Color-blind white racists, who call themselves “Seattle liberals” are outraged that a Black man told a White Jewish man to leave, while being complicit in the forceful removal of the Black community. What kind of tired ass bullshit is that, white Seattle? Y’all fell for the post-racial, reverse racism, bullshit that is Eisenburg’s video, finding another way to ignore the racist gentrification in your beloved “progressive” Seattle. You’ve instead chosen to support a white man who has assaulted protesters, and have had his security aggressively assault people on public sidewalks and streets, particularly targeting Black people, People of Color, and womxn. Well done white Seattle, well done.
While we acknowledge in the heat of an intense moment words were said that do not reflect the work that we have all came here to do, we are confident in the relationships and community we are building with our Jewish relatives here in the Central Districts.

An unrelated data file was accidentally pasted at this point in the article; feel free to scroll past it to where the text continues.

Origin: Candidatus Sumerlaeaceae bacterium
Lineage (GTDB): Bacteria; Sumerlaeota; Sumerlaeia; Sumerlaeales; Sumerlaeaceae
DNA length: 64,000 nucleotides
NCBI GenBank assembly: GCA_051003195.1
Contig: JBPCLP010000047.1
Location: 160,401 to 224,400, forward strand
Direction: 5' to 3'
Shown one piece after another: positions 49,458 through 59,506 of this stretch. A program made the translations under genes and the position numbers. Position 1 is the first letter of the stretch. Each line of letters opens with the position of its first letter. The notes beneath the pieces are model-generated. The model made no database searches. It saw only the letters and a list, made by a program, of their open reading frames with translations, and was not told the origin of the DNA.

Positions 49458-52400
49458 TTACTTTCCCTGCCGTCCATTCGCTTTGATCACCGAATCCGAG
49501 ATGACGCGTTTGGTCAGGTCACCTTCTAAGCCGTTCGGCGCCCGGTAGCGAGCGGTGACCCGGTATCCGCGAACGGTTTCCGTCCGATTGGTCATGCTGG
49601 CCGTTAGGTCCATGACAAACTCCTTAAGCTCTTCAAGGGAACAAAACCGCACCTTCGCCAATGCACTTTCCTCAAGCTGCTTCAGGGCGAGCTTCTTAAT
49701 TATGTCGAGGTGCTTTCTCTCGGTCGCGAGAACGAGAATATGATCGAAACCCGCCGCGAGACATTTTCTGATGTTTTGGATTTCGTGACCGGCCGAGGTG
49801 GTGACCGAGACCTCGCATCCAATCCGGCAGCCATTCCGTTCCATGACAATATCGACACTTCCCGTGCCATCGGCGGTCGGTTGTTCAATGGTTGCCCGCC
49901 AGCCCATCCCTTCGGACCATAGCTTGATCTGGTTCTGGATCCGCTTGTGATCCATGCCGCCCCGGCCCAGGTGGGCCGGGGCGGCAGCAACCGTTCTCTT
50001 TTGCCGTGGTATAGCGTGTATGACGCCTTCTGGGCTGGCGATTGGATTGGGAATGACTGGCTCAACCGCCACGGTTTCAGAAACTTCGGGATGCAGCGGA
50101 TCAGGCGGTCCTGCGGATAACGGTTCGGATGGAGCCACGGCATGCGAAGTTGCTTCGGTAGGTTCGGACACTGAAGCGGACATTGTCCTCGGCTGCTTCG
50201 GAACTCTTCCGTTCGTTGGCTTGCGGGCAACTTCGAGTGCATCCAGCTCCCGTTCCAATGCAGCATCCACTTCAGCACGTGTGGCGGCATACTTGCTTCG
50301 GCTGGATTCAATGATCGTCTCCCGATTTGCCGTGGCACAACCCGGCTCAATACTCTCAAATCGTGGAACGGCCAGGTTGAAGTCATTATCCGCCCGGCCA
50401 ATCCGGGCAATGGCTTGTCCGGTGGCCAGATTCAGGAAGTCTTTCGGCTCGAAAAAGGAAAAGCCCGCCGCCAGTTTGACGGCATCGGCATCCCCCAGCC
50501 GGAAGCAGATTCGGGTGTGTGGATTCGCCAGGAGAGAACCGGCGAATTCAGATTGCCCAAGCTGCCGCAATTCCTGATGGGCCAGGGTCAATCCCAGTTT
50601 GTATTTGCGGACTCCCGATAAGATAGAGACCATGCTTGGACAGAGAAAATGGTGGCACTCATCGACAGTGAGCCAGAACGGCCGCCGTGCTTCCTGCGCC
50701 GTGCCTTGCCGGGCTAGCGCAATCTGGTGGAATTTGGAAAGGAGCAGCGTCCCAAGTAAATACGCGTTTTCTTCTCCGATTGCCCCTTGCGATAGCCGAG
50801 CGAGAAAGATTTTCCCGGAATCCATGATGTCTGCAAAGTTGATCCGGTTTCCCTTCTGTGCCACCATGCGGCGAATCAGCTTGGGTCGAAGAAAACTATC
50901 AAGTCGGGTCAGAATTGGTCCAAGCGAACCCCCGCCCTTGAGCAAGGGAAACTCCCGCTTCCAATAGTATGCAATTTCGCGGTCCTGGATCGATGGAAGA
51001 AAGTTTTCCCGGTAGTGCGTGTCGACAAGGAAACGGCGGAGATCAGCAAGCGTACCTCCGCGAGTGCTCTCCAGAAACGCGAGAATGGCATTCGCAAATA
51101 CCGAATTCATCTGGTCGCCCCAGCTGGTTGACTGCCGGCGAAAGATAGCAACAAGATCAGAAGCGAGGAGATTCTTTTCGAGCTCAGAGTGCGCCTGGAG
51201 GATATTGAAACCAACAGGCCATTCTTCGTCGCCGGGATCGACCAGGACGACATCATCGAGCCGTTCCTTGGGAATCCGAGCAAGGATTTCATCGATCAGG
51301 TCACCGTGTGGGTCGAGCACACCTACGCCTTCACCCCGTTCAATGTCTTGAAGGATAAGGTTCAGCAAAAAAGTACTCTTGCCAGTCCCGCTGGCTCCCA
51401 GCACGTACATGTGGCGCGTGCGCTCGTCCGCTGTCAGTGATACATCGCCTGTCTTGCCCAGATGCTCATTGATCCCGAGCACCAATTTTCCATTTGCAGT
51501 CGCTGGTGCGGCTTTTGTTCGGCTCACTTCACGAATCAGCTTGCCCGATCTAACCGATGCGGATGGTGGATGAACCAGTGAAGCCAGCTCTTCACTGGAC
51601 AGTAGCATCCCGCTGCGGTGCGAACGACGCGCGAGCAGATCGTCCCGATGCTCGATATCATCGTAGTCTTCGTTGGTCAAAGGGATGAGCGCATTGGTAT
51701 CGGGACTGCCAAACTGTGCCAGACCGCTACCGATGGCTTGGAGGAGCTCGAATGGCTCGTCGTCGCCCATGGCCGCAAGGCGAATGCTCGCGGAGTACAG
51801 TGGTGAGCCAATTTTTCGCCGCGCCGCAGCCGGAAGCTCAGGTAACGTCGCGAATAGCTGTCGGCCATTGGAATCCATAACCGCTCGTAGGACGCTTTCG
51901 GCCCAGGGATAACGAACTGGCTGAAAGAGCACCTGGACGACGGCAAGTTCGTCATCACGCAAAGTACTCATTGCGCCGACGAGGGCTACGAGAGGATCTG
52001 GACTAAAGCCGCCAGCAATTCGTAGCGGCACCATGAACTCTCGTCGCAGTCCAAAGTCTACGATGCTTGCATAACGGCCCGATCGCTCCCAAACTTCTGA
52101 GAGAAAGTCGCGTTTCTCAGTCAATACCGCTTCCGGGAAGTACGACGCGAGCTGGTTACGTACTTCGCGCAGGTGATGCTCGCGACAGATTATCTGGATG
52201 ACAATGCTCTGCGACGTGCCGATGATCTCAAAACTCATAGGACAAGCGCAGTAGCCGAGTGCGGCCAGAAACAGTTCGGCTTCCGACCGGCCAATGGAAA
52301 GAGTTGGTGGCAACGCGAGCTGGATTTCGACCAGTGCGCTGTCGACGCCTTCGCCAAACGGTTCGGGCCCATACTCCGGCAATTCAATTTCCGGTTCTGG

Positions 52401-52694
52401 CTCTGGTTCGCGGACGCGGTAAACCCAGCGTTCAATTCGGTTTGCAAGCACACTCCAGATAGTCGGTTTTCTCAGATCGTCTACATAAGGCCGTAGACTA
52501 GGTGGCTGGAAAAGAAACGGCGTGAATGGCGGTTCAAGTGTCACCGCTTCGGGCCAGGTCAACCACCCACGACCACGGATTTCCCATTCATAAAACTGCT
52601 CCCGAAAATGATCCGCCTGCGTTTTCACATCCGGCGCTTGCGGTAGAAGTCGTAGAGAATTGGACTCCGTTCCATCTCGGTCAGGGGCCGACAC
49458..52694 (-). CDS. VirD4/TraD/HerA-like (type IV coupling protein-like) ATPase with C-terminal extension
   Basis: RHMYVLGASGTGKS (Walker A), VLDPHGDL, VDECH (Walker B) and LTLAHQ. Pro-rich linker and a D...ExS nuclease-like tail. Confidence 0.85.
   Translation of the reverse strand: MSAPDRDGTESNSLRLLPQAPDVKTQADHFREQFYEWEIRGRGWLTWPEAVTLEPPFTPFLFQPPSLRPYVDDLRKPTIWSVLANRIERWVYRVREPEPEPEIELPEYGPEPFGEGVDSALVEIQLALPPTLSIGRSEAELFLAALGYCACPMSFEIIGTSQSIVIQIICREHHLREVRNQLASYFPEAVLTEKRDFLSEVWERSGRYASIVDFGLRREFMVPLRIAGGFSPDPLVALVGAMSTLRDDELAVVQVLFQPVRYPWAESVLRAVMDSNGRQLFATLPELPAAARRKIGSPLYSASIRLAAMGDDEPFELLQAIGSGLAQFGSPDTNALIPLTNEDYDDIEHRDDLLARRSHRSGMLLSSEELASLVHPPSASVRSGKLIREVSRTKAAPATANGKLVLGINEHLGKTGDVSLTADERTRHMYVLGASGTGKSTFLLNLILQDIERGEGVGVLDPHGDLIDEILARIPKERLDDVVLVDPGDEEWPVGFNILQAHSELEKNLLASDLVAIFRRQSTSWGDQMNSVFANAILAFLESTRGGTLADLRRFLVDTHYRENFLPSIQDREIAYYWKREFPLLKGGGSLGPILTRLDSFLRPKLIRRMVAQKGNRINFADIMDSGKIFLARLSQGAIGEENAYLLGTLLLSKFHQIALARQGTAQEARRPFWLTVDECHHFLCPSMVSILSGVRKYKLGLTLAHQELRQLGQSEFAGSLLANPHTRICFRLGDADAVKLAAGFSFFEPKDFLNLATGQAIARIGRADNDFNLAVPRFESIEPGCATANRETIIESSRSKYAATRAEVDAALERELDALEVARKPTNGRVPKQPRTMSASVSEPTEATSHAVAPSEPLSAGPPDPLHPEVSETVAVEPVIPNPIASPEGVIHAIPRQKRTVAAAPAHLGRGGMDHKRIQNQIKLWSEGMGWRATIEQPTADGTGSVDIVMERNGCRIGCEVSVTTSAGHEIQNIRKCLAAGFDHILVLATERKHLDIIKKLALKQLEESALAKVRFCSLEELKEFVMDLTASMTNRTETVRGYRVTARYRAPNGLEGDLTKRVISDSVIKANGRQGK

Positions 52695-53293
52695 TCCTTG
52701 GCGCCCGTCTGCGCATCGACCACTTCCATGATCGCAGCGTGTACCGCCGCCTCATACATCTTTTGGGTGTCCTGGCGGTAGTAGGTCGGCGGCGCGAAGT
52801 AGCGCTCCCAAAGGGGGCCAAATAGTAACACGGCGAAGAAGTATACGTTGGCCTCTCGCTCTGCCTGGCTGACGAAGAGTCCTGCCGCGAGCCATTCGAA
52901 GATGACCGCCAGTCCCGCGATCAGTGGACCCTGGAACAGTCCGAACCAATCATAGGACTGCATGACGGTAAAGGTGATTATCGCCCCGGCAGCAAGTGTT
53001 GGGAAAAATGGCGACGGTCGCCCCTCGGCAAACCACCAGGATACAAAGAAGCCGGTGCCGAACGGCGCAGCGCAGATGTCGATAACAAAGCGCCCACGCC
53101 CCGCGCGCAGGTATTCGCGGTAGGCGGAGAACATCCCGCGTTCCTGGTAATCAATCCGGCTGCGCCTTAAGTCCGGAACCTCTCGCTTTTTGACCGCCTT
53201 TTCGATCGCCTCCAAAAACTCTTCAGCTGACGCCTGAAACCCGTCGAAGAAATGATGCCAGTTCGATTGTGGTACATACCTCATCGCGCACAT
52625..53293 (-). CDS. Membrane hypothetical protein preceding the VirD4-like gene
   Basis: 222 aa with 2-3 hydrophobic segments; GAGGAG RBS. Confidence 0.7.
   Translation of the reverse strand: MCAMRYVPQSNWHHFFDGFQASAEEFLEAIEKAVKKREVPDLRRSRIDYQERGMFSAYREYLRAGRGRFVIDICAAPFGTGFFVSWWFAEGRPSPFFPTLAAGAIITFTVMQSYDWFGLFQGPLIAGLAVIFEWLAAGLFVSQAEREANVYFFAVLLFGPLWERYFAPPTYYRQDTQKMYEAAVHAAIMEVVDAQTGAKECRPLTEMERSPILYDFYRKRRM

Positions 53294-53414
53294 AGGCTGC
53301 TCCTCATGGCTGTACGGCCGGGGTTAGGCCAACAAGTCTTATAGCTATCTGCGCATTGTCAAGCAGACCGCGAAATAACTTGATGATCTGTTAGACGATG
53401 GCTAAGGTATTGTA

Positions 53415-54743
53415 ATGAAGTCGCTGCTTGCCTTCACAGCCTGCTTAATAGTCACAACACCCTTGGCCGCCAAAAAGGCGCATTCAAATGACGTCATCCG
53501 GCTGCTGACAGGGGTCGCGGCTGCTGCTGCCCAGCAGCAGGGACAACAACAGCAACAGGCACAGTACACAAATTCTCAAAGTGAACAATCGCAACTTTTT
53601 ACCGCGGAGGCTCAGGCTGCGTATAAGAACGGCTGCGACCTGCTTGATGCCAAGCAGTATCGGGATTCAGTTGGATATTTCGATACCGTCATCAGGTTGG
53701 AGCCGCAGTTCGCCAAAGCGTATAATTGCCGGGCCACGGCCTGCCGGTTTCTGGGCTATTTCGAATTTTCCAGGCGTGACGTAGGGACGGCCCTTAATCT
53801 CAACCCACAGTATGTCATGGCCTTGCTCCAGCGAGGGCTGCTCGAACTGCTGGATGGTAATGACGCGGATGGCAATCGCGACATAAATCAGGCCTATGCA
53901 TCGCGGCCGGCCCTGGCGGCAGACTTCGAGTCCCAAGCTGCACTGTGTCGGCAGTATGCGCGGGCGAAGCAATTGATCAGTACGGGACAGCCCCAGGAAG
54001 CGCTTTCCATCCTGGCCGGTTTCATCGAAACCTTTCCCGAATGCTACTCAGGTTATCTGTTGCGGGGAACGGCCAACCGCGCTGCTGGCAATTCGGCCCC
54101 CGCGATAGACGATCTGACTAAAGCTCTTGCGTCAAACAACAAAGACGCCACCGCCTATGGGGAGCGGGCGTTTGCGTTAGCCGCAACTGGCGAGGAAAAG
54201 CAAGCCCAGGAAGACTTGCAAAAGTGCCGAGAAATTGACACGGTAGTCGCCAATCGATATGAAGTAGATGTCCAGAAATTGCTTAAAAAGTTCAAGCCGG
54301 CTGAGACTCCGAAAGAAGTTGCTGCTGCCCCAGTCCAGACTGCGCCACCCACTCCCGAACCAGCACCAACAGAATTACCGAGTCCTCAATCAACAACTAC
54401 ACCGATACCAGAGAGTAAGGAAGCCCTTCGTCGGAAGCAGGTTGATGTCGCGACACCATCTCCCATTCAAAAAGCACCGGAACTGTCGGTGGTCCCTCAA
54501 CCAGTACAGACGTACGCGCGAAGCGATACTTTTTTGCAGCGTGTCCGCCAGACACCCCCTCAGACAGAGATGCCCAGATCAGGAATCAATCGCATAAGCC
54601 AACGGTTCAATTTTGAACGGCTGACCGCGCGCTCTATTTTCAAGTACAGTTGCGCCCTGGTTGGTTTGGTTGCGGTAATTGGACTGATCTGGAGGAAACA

We don’t condone or support anti-Semitism or any isms fuelled by fear or misunderstanding. We reject ideologies that divide us, seeking to understand the context in which these ideologies are used as tools of oppression.
We are working together to heal as a community from intergenerational/historical trauma as well as combating current traumas being experienced by our peoples.
We don’t abandon those who act out of anger from traumatic histories/provocation. We stand with our elders and their lived experiences. We share a mutual respect for growth and undoing, knowing we need both to build strong, healthy, resilient communities•